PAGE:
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Europe’s sleeper train awakens

Europe’s sleeper train awakens

by host

The night train revival is pulling into the heart of the European Union. 

The much-anticipated European Sleeper route linking Berlin and Brussels kicked off Thursday night. Its ambition: to be the harbinger of a revival of the overnight rail lines that once linked the Continent’s cities before the age of discount airlines.

Now, a boom in demand for transport with a lower carbon footprint than flying, and the attractions of slower travel, is sparking a resurgence.

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Shortly before 9 p.m. on Thursday, European Sleeper’s aged carriages rumbled out, not from the bowels of the futuristic concrete, steel and glass tomb that encases the crossed platforms of Berlin’s giant Hauptbahnhof, but instead from a suburban terminal usually used for services running to Poland.

The station choice was out of his team’s control — but it’s just one part of the challenge in running a regular and reliable service, Engelsman said.

Berlin’s main station, from which European Sleeper will usually depart at nearly 11 p.m. on Sundays, Tuesdays and Thursdays, opened in 2006 — just as international rail was falling out of fashion.

Sleepers used to depart Berlin from the nearby east-west Zoologischer Garten station, or Zoo Station. Even a few years ago, the German capital still hosted the odd departure to Novosibirsk, days away and deep beyond the Ural Mountains in Siberia.

But today, European Sleeper is an oddity on Berlin’s rails.

Ironically, it’s Germany that is as guilty as the low-cost airlines of hastening the decline of Europe’s night train network.

Despite being at the core of Europe and bordering nine countries, Deutsche Bahn decided in 2015 to ditch its overnight network and sell off the remaining routes to Austria’s ÖBB, arguing they were unprofitable to run and inconvenient to manage. This selloff marked the nadir of cross-Continent rail travel.

Even though Thursday’s inaugural run followed a popular route for both businesspeople and tourists, it’s striking that it’s operated by a startup, not an established railway.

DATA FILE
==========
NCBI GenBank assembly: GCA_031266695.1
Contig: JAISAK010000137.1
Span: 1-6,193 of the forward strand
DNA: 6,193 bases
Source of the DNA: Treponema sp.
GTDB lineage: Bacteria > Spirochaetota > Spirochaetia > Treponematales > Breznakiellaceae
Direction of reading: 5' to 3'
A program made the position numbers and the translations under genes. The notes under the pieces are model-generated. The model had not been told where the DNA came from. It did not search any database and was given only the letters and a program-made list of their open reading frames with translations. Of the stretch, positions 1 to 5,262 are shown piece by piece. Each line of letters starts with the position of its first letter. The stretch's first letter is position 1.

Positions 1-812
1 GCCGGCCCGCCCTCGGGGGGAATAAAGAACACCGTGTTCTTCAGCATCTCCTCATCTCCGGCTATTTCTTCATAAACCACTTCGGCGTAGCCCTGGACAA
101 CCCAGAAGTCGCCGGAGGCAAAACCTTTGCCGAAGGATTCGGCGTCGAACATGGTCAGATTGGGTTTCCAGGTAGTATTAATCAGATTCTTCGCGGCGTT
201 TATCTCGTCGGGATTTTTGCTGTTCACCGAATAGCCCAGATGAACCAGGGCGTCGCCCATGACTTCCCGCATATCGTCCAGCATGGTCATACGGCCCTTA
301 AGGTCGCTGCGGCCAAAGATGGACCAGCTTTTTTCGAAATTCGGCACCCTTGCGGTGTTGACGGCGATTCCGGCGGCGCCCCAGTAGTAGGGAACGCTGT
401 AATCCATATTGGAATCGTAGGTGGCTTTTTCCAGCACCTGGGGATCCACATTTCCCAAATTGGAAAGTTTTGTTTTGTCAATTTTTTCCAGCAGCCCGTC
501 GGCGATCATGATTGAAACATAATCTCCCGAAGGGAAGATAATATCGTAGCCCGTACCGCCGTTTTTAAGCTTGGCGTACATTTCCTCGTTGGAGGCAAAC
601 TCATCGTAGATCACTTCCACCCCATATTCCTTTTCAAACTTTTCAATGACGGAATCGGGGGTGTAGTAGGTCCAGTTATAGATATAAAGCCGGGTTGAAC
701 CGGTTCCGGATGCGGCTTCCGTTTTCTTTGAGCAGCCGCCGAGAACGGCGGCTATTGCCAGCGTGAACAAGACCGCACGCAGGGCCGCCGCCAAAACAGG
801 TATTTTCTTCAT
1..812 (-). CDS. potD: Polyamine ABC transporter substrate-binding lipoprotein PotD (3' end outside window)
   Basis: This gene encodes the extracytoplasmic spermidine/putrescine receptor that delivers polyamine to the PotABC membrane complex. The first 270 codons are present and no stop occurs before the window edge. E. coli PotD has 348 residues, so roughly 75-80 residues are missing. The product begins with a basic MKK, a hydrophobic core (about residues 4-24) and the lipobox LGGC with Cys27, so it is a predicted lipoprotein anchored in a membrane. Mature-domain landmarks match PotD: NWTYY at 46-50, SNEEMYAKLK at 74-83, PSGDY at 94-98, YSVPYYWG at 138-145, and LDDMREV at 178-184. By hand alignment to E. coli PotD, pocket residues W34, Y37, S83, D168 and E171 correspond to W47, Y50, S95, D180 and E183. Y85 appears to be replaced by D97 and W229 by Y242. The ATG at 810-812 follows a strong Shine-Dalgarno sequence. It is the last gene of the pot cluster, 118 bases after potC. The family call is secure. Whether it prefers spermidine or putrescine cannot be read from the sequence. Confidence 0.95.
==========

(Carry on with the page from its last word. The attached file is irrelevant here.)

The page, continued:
Listen to a traveler making her way back to Brussels

Hannover was the first major city on the trip out of Berlin, the hometown of European Commission President Ursula von der Leyen.

While the service won’t be stopping in Lower Saxony’s state capital — Engelsman said there wasn’t demand for a late-night halt here — its passage through von der Leyen’s city is significant, given that prospects for an overnight rail renaissance depend on how her Commission supports such initiatives.

The EU executive has already marked out 10 pilot night-train projects it deems worth backing, including European Sleeper’s planned route out of Amsterdam to Barcelona. Meanwhile, a law to make ticketing more consumer-friendly by obliging companies to share their data is due later this year.

“To solve the real problem of European night trains you would need an investment of something between €400 million and €500 million,” said Jon Worth, a German Green party member and longtime campaigner for cross-border rail.

Worth, on board for the early stage of European Sleeper’s departure, has said that would pay for about 200 carriages to replace the creaking rolling stock being used today, and is enough to make all of the Commission’s favored projects workable.

The EU and its European Investment Bank lending arm have regularly spent far more on road and aviation projects, including helping airlines upgrade their fleets.